By: Sean Crose
Several weeks back, colorful fight trainer and manager F. Mac Buckley passed. Although Buckley never attained the fame of other cornermen, those who knew and worked with him, particularly in the state of Connecticut, will find him hard to forget. Buckley was most well known for guiding a good portion of the career of stellar welterweight Marlon Starling, who went on to become a two time world titlist within the division. Another known fighter connected with the colorful Buckley was notable light heavyweight turned analyst and trainer John “The Iceman” Scully. An engaging and passionate player in the contemporary fight game, Scully took some time to speak about his former mentor.
“Even as a young kid in boxing, I always knew who he was,” Scully says. “Mac was really as big as Marlon was” in those early days. After working with Buckley during his impressive amateur career, Scully decided to team up with the man when he decided to turn pro. “It was just the natural choice to go with him,” says Scully. Indeed, Buckley appeared to the young Scully as having a considerable amount of gravitas.
“Mac was in his mid-forties when he was managing me,” Scully says. “To me, he was much older…I would have thought late fifties.” No matter what his age was, Scully remembers Buckley as a man who wore a variety of different hats. “He was a family guy,” says Scully, “a briefcase guy, the suit and tie guy, the bigtime lawyer.” According to Scully, Buckley was nothing if not passionate. “He practiced boxing the same way he practiced law,” Scully says. “He was a showman. He was part of the show.”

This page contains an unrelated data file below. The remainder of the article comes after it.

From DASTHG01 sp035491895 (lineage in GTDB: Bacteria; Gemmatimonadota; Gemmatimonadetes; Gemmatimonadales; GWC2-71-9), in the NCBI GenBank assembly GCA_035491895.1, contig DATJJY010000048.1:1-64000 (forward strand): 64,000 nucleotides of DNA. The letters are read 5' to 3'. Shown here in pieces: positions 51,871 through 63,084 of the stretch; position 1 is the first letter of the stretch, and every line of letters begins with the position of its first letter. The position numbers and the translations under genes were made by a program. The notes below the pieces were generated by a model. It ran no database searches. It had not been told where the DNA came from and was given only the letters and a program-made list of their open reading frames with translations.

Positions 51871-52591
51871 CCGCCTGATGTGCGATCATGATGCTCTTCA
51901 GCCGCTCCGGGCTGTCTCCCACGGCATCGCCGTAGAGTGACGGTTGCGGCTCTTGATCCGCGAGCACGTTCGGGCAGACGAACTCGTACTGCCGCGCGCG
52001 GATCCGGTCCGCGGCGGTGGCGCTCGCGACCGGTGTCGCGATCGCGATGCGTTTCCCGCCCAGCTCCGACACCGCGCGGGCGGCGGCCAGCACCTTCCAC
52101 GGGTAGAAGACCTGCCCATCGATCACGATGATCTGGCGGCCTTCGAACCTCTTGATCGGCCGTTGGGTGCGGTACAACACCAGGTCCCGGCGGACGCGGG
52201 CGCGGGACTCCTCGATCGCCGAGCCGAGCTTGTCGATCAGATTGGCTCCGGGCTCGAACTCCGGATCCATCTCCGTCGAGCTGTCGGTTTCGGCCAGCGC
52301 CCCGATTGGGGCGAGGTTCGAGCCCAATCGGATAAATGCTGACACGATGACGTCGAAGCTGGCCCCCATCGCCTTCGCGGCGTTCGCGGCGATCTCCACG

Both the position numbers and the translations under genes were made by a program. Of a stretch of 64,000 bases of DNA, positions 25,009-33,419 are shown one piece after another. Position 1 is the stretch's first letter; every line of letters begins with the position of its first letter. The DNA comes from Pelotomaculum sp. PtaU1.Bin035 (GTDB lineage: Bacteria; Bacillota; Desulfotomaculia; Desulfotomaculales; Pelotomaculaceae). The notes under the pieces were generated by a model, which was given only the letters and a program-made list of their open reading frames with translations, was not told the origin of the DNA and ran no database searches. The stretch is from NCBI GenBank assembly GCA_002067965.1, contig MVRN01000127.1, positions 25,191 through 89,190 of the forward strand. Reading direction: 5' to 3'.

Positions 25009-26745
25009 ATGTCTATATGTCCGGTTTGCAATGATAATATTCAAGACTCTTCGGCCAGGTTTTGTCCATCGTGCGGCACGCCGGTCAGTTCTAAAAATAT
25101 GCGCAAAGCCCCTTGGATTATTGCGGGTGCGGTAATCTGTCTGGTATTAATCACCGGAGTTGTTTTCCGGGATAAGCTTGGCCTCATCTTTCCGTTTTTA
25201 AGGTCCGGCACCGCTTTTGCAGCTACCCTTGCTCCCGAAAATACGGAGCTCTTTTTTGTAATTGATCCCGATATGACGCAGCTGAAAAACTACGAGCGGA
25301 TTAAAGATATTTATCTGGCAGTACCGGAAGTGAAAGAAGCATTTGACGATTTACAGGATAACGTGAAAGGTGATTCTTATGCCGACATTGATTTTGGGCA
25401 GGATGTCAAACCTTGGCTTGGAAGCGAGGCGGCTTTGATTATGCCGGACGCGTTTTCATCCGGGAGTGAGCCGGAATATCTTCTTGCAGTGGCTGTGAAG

Although Scully eventually parted ways with Buckley, as Starling eventually did, he credits Buckley with giving him some notable opportunities (four main events in a year and a half is no small number for an up and coming fighter). “We had our ups and downs,” Scully admits. “He only believed in the original eight weight classes….I was a solid 165.” Still, Buckley proved to be an individual set in his ways. “He wanted me to go, and I did go, to 160,” Scully ads. “He believed in either middleweight or light heavyweight…that was the reason he and I broke up.”
As those who know their boxing know, Scully made out quite well for himself, and today operates at the highest levels. He’s busy right now training Artur Beterbiev for Beterbiev’s upcoming fight against Joe Smith in June. The colorful and controversial Buckley, however, remains fresh in Scully’s mind – as well as the minds of those who knew the man, or even knew of him.